This week, Polar figured they’d try to counter some of the GTU Board of Trustees responses that were off base, so they committed to not redeeming any GTU shares for the remainder of 2015. Why did they do this? Because again: they’re not interested in “raiding” GTU’s gold: they’re interested in capturing the NAV discount that should be remedied. Polar knows that even if they don’t redeem, the discount is highly likely to close if a redemption feature is added. Either the market will correctly price the units to reflect their NAV, or other arbitrageurs will come in an ensure that the price reflects the proper value – redeeming if necessary.
I’ll give you one guess what happened next: GTU’s board responded again, in a PR titled “Polar’s Empty Promise To Delay Their Redemption Does Nothing to Correct the Fundamental Flaws in Their Proposal.” Shockingly, GTU basically seems to be accusing Polar of lying about not redeeming, because GTU, like the ISS, seems to lack an understanding of how capital markets work. GTU’s Special Committee Chairman added:
“…Such a delay does not level the playing field for the over 99% of Unit-holders who could not utilize their proposed physical redemption option, and who would be inheriting the increased cost and potential tax liability that come with it”
Again, this is ludicrous: GTU holders do not have the ability to redeem their shares at NAV. Under Polar’s proposal, small shareholders would *still* not have this ability, but they’d be massive beneficiaries of the fact that others do have this ability. Yes, again we have that tax issue, which is like complaining about pennies when someone is offering you dollars.
I already loved this story, as it was a back and forth between some guys who just wanted to help shareholders (and themselves, of course) realize the underlying value of their investment, but were being fought on all fronts by some shareholders and by the Trust itself. But wait – today the drama kicked up a notch when none other than Sprott Asset Management jumped into the fray, making an unsolicited offer to exchange shares in GTU and SBT.TO for newly issued shares of its own physical bullion trusts: PHYS and PSLV. Sprott (I’m using “Sprott” for “Sprott Asset Management” here, not to indicate “Eric Sprott”) is basically proposing a takeover of the Central Trusts, where shareholders would receive shares of Sprott’s trusts instead, and Sprott would merge the underlying metal into their own trusts.
Brilliant! I would expect that not a single goldbug site will write about Sprott trying to “raid” the Central Trusts, although that’s exactly what they’d be doing: piling the bullion under the Sprott umbrella so that Sprott Asset Management can get the management fees that Central Trust has been getting. Never mind the fact that Sprott’s total fees are roughly 20 bps higher than Central Trust’s, or that when units are redeemed from Sprott’s trusts there are tax consequences like the ones Central Trust has been complaining about – if I were a GTU shareholder I’d be psyched for this offer! Well, we don’t know the exact terms of the offer yet – Sprott filed an SEC doc with some details, including that the exchange would be on a “NAV for NAV” basis, but I’d like to see the final details before blessing it.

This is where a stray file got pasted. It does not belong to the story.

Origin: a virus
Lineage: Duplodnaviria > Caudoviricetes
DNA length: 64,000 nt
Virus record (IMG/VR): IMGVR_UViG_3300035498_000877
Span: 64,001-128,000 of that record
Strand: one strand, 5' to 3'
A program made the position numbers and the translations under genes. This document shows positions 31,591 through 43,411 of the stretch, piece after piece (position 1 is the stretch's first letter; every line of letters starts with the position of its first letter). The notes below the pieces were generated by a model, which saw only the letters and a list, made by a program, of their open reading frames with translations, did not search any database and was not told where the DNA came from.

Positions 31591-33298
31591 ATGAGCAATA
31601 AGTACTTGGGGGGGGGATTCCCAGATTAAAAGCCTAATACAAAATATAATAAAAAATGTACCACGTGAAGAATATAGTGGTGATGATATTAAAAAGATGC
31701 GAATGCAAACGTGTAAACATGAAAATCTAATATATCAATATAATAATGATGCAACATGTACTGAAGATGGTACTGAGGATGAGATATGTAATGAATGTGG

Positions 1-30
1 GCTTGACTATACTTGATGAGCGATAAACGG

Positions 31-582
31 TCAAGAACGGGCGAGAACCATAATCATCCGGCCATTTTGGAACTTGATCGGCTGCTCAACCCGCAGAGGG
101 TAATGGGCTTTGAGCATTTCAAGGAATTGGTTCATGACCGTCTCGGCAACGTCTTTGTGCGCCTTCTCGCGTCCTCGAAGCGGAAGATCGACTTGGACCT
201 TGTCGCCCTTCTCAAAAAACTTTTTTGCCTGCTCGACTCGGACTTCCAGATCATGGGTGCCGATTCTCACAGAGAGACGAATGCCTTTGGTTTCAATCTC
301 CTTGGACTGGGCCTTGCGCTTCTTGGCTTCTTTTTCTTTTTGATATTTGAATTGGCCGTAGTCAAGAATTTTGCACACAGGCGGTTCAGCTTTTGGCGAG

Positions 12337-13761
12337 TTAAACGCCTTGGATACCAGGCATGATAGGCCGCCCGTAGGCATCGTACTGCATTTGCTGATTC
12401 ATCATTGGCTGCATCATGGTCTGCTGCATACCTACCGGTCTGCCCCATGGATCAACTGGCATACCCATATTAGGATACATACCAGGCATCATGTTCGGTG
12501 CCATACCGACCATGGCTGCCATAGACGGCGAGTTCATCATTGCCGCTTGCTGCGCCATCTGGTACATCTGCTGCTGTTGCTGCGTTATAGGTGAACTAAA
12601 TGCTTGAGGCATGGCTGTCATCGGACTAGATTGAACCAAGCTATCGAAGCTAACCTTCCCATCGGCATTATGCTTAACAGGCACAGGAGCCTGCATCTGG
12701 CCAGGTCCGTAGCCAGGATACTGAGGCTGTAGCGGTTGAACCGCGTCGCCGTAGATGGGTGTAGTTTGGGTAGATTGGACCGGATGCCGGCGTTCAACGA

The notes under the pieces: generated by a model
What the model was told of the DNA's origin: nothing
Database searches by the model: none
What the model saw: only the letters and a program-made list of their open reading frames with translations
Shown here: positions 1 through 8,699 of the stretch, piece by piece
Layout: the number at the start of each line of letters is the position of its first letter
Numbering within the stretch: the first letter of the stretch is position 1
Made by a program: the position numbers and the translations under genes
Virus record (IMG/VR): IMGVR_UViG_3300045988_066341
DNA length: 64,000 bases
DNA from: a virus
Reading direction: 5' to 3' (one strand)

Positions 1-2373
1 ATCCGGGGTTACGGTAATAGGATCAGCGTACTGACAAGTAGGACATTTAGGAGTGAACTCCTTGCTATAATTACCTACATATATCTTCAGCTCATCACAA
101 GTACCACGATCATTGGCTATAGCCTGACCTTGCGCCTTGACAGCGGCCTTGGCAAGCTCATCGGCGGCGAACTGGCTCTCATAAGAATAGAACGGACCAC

Basically, though, I very much agree with Sprott’s CEO, John Wilson, who noted:
“It’s really just a very simple solution,” he said in an interview. “Why would you own that unit when you have opportunity to own a more liquid unit that does all the things you want and trades at its intrinsic value?”
Indeed! I have been critical of Sprott on these blog pages in the past, but this one is a no-brainer for Sprott Asset Management, and probably for Central Trust unit-holders as well (side notable: Eric Sprott is no longer the man in charge – at least not officially – at Sprott Asset Management). Sprott Asset Management knows – or perhaps GTU’s largest unit-holder, Pekin Singer Strauss, told them – that while Canadian retail precious metals investors might be distrustful of some evil arbitrage fund trying to raid the metal from their trust, Canadian retail precious metals investors love and *trust* Sprott! Hence, the beauty of this exchange offer, which, if successful, would result in PHYS increasing its assets by roughly 50%! You can do the math yourself, but Sprott Asset Management is looking at more than $ 3MM in additional annual management fees alone. Synergies!
Of course, Polar already put their 2 cents in, issuing a PR that said that they welcomed the Sprott Exchange Offer– which, well, of course they do! The Sprott exchange offer, if it’s truly on a 100% NAV to NAV basis, will narrow the NAV discount that the Central Trusts are facing.
Nothing on this page should be construed as investment advice, which I couldn’t possibly give since we don’t know the details of the exchange offer anyway, but if I were a GTU shareholder, I’d be ecstatic about the Sprott Exchange offer’s preliminary details. I can’t wait to see how the GTU board of Trustees reacts to this approach, especially since they’ve already pounded the table on the tax issue, while Sprott’s trusts face similar tax issues. GTU’s board has also brought up management fees, but Sprott’s funds have significantly higher fees. In other words, I think that it will be very hard for GTU’s board to deny the significant accretion that their unit-holders are likely to see under the Sprott exchange, but it’s also going to be odd to see them ignore the complaints they brought up multiple times in the back and forth with Polar.
Sprott’s CEO insinuated in a Bloomberg interview that it was GTU’s largest shareholder, Pekin Singer Strauss (probably nervous that Polar’s proposal was meeting resistance from GTU’s exceedingly naive shareholder base) who approached Sprott with this master win-win plan: “through that process some of those unit-holders reached out to us and thought we might offer a better solution” – I can’t wait to see how GTU’s Board reacts to this whole thing…
Stay tuned – this is pure gold for closed end fund geek drama…
I have no positions in GTU, SBT.TO, PHYS or PSLV